But according to the court record, other trustees convinced Hartlage to resign at the archbishop's urging.
Founded in 1849 by parishioners from two of Louisville's German Catholic churches, the St. Joseph Catholic Orphan Society established a home for children whose parents had died in a cholera epidemic, according to the Encyclopedia of Louisville. The society bought more than 20 acres on Frankfort Avenue in 1883, and the first children moved in three years later.
The St. Joseph campus includes housing for abused and neglected children and a day-care center. Staff members also place children in foster care and help with adoptions.
Kurtz wrote in a letter in the court case that he was worried about "reports we have heard from organizations and individuals in the community who have concerns about St. Joseph's governance and stewardship of resources."
The society's $5.5 million capital campaign went into a "free fall" as a result of the board exodus, losing an estimated $2 million in committed donations, Cotton wrote in a letter to members this week. However, those funds were restored after the current board took over in February, she wrote.
At the center of the lawsuit is what occurred on that day during the society's annual meeting at the St. Joseph Orphanage. The Feb.6 meeting also included a dinner for trustees, the orphanage's director, a priest and a group of Ursuline nuns, among others, according to court documents.
The plaintiffs allege the board members who had resigned the previous August entered the meeting room "accompanied by about 120 persons, some of whom claimed to be members of the Society. The crowd far exceeded the capacity of the room."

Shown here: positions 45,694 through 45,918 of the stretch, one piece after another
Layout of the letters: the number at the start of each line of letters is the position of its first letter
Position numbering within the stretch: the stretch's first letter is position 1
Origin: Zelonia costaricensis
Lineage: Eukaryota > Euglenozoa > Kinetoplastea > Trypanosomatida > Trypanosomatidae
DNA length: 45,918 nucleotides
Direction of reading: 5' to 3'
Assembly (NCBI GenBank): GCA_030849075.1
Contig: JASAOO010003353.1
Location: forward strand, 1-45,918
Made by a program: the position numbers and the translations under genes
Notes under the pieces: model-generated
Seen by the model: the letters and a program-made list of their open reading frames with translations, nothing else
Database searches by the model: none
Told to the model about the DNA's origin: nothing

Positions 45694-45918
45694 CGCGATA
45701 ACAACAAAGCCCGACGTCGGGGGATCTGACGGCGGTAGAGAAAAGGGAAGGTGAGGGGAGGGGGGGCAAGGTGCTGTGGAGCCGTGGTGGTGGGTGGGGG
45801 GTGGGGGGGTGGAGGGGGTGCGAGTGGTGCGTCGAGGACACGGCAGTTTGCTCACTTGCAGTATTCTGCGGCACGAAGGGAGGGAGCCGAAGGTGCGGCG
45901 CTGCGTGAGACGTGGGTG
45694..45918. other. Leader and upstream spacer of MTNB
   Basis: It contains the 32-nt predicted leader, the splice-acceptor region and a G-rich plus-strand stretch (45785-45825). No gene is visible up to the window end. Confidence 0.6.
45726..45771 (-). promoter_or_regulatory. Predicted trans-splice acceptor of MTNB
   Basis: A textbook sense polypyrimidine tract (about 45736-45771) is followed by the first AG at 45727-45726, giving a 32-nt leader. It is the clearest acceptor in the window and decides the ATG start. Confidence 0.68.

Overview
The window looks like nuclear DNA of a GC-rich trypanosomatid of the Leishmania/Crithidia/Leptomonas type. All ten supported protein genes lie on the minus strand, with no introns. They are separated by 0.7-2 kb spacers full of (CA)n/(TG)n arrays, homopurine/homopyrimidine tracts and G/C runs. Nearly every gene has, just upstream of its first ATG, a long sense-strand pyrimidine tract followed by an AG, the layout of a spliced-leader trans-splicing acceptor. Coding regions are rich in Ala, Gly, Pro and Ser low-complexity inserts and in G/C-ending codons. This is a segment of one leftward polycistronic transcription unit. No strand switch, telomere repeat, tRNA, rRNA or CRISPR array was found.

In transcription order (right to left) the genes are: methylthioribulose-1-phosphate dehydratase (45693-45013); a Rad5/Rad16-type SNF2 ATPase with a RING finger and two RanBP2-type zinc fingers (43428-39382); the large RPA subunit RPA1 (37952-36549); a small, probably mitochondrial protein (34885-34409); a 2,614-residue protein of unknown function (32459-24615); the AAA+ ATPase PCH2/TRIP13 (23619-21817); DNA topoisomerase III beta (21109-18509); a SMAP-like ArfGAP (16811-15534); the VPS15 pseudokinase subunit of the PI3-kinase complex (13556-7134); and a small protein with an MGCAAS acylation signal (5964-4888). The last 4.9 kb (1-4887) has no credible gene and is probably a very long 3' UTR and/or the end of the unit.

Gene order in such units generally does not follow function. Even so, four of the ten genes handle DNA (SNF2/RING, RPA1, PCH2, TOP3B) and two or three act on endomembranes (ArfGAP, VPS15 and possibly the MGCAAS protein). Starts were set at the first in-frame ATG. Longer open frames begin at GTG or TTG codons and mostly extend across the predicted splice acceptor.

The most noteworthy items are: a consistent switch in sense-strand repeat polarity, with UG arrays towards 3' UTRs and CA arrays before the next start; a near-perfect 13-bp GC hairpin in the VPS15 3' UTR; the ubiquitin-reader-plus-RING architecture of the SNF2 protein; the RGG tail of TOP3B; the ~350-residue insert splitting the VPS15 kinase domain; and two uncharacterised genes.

Board president Bob Beam and Vice President Frank Campisano asked that those not invited leave, "but the former members and their supporters refused to leave," according to the lawsuit. A motion to end the meeting, following a prayer, was ignored, and Thurman Senn, who was among the board members who had resigned, took over the meeting, the plaintiffs allege.
"Tempers flared and there was a great deal of shouting and jostling," according to the plaintiffs. Ultimately, society members voted 113 to 8 to approve a resolution electing them as the new trustees, of which Kurtz approved, according to court documents.
Beam's group alleges that they were ousted in violation of the society's bylaws because the proper procedures weren't followed.
Senn's group counters in court filings that its election was approved by Kurtz and consistent with church law, but the plaintiffs deny that account and say he has taken no action and made no such decision.
In a February 14 letter to Beam, documented in the court record, Kurtz wrote that he will continue to observe the change In leadership.
The current board members asked Jefferson Circuit Court Judge Brian Edwards to dismiss the case, claiming he didn't have jurisdiction over the church's matters. Edwards denied the motion to dismiss on July 26.
The former members have asked Edwards to issue a temporary injunction precluding the current members as "holding themselves out as members of the board."
In a letter earlier this month, Beam told society members about the lawsuit and said the former board members were confident "we will be successful in our effort to prove that the bylaws have been violated and that the hostile takeover was both unjust and unlawful."
Beam noted that before the Feb. 6 meeting, the locks on the building had been changed so "we could no longer use the facility to conduct business."
In her letter, Cotton defended the decision to change the locks.
"We need to know who has keys and access to the locked portions of our campus for safety and security reasons that our obvious. Having an unknown number of keys floating about is simply dangerous," she wrote.